Technical Strengths (and Opportunities)

The five tips listed above focus primarily on how the right mindset can improve a wrestler’s chances to successfully transition to BJJ and submission grappling.  But, it is also important to be aware of the wrestler’s technical skills that are going to help in jiu-jitsu, and the tendencies that can be weaknesses if not corrected.


1.     Mental Toughness

This isn’t really a “technical” strength, but it is worth giving wrestlers credit for their work ethic and tenacity.  Wrestling culture embraces relentlessness, where jiu jitsu (the “gentle art”) is often praised for enabling technique to conquer brute force. Never-the-less, the wrestler’s grit is a great asset.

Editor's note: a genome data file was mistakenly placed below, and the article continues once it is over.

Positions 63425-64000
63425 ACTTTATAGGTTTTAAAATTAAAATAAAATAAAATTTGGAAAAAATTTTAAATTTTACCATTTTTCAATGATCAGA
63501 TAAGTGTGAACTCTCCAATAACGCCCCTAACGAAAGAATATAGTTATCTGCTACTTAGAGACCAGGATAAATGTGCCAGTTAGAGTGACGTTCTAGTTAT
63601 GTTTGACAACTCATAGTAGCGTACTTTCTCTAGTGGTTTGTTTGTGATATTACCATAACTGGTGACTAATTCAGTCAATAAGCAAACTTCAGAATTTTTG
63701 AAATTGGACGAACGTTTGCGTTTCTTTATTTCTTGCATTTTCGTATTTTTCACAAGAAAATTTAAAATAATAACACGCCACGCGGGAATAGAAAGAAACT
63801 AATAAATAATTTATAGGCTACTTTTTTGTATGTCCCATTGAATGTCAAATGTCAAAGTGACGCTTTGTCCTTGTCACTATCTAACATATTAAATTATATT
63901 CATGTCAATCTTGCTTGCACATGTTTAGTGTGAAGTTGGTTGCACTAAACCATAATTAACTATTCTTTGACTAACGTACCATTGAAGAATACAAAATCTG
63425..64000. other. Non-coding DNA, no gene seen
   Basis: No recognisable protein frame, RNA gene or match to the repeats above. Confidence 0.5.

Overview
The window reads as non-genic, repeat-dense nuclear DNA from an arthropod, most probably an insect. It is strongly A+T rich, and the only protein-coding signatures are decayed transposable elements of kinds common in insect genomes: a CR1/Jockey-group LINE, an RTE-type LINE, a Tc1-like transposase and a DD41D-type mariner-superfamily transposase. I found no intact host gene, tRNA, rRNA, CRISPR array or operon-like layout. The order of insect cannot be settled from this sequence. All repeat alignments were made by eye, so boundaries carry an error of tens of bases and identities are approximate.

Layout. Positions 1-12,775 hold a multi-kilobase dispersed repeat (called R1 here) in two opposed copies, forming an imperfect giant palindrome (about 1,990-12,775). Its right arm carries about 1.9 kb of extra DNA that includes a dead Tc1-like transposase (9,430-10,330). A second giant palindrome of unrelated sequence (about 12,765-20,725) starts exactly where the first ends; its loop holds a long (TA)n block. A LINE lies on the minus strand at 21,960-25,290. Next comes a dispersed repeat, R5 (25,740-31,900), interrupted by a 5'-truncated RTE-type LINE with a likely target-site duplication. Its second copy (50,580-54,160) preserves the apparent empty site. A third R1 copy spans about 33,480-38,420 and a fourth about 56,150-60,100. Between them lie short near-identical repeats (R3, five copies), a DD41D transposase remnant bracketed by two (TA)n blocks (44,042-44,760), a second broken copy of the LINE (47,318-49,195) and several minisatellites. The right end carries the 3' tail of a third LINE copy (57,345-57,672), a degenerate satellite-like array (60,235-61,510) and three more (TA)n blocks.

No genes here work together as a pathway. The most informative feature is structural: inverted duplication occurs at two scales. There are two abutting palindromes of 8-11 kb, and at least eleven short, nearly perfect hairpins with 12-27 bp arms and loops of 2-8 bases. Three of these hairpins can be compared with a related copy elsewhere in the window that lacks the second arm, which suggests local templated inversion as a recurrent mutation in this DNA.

2.     Take Downs

It is no secret that wrestlers are good on their feet.  Today, many BJJ practitioners are training wrestling and Judo to improve their takedowns.  But, it is very difficult to completely close the gap with wrestlers who have spent years honing this specific skill. Once swept, however, a wrestler’s tendency to go to his belly, exposing his back, can be a deadly mistake.


3.     Solid Base

Wrestlers are also known to have terrific top control.  Experience holding an opponent down to prevent his escape gives wrestlers good balance and scrambling ability. A watch-out here is that wrestlers tend to keep their hips high, which allows space for the opponent to recover guard


About the author: Reed Shelger is the owner of Paradigm Training Center in Houston, TX.  He was an NCAA Division-1 wrestler at UC Davis.  He was the IBJJF World Champion in the Master Purple Belt division and is a regular competitor in the Texas BJJ scene.